Formula for perfect fish finger sandwich – on white bread, topped with ketchup

The formula for the perfect fish finger sandwich has been revealed, made with four fish fingers, “real” butter, two slices of white bread, and ketchup – and cut sideways. A poll of 2,000 adults, who eat fish finger sandwiches, found 42 percent said it was their sandwich of choice.

According to those polled, the optimum fish finger sarnie is also made with lettuce (21 percent), cheese (15 percent), and tomato (12 percent). 

Nearly half (43 percent) like their sandwich to be cut sideways, so there are whole fish fingers on both sides of the bread.

But 30 percent like to cut their sarnie lengthways, so all fish fingers are in half – and nine percent go as far as cutting everything into triangles.

The study was commissioned by Birds Eye, The Marine Stewardship Council (MSC), and Iceland Foods, which sells MSC certified products like Birds Eye fish fingers – and also found that 76 percent would opt for a fish finger sandwich made from sustainably sourced cod. 

A spokesman for the supermarket chain said: “We know our fish fingers are not only great value, but they taste good, too – making them a quick and easy meal that is guaranteed to be a crowd pleaser for families.

“With one third of the world’s fish stocks overfished, it is more important than ever for shoppers to choose seafood from sustainable sources.”

Exactly nine in ten said the fish finger sandwich is a quick, easy, and affordable meal that tastes good.

In addition, just over two-thirds (68 percent) said they care about making mealtimes more sustainable – although 62 percent claim they only have a vague idea of what sustainable fishing is.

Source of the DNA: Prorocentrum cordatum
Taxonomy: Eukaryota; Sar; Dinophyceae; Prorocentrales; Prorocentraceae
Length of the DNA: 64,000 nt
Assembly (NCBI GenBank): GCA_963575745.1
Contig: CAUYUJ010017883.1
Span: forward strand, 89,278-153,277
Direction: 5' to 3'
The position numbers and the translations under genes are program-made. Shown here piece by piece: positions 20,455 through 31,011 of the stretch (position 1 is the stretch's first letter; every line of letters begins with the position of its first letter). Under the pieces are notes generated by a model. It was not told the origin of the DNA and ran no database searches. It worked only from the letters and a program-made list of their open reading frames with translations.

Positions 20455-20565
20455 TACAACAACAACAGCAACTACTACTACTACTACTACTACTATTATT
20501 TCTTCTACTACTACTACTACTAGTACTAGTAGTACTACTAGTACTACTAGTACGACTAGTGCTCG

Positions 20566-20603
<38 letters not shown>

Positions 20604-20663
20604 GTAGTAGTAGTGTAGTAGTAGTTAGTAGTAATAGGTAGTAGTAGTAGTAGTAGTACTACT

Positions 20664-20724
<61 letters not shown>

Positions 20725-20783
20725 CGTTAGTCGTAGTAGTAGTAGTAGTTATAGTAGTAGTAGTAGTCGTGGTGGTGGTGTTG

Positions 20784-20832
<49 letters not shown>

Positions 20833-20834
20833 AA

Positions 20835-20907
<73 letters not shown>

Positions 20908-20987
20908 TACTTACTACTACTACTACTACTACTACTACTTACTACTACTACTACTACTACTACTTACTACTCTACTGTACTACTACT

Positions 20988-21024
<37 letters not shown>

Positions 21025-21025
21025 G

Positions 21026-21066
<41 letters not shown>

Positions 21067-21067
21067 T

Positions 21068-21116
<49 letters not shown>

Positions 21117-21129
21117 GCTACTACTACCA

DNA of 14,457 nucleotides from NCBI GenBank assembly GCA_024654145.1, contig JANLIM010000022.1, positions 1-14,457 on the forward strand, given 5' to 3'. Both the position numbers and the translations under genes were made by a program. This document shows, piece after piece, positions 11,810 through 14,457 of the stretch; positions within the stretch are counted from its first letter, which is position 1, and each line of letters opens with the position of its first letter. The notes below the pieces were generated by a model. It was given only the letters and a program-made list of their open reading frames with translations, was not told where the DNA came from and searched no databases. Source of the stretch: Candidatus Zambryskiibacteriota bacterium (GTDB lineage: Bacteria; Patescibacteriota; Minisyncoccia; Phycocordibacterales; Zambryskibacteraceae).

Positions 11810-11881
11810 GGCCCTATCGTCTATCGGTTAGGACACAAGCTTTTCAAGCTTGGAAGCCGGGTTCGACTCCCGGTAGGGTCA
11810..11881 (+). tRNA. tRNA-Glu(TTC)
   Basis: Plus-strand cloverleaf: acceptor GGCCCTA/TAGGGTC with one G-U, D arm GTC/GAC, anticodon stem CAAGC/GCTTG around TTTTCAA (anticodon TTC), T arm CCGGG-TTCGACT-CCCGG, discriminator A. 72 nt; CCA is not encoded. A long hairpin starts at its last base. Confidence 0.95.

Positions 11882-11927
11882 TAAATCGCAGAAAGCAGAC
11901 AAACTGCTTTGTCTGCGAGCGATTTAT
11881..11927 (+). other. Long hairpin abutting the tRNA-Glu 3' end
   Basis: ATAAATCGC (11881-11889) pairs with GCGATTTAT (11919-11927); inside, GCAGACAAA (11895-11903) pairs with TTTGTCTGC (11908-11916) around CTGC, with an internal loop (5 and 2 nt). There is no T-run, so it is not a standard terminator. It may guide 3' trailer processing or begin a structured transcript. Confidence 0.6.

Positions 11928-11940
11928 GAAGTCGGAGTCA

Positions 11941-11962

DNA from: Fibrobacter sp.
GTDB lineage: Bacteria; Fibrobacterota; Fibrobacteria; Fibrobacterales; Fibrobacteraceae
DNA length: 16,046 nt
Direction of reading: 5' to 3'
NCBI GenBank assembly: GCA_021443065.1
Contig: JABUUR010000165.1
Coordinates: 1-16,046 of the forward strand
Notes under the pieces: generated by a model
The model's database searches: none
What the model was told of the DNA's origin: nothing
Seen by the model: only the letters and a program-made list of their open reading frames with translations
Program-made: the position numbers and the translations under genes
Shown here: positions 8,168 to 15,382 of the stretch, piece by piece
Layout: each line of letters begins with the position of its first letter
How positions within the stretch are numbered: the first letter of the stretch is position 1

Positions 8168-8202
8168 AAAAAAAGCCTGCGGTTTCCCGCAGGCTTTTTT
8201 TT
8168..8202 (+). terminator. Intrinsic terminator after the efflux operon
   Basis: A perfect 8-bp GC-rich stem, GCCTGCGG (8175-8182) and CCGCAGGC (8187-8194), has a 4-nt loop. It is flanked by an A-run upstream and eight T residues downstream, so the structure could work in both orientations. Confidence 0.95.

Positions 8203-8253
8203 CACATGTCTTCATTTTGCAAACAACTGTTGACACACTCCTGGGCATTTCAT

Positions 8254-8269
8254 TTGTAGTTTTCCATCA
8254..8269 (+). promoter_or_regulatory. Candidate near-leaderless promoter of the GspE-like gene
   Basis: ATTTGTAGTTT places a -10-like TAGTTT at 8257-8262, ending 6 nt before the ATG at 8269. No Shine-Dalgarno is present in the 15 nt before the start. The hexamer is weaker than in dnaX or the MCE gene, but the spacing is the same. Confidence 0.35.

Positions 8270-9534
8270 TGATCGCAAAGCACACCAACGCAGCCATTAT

Encouragingly, 80 percent correctly believe the process of sustainable fishing ensures fish are left in the ocean, impact on habitats and ecosystems is minimalised, and fisheries are effectively managed.

However, one in 16 mistakenly think sustainable fishing happens once a year, so there is enough fish left in the ocean for everyone else.

When asked to describe the meaning of the blue MSC label, 42 percent were “unsure” – but 44 percent rightly said it is the symbol of sustainability for wild-caught fish and seafood.

More than half (55 percent) said they care about the impact their food choices have on the planet, but find it confusing.

And 39 percent of those who took part in the study admit they simply can’t afford to make the necessary changes to their meals.

A spokesman for MSC said: “The creators of the fish finger, Birds Eye, helped to co-found the MSC to help protect seafood supplies.

“And Iceland, who won MSC UK Newcomer of the Year in 2020, has made great progress in increasing the availability of sustainable seafood to its customers – and now offers the highest percentage range of MSC-certified wild seafood among all UK retailers.”

Meanwhile, a spokesman for Birds Eye added: “We are very proud to be working closely with the MSC. Fish is good for our health, and so for the good of our oceans the Birds Eye fish range is 100 percent MSC certified, to make sure future generations can enjoy fish, too.”

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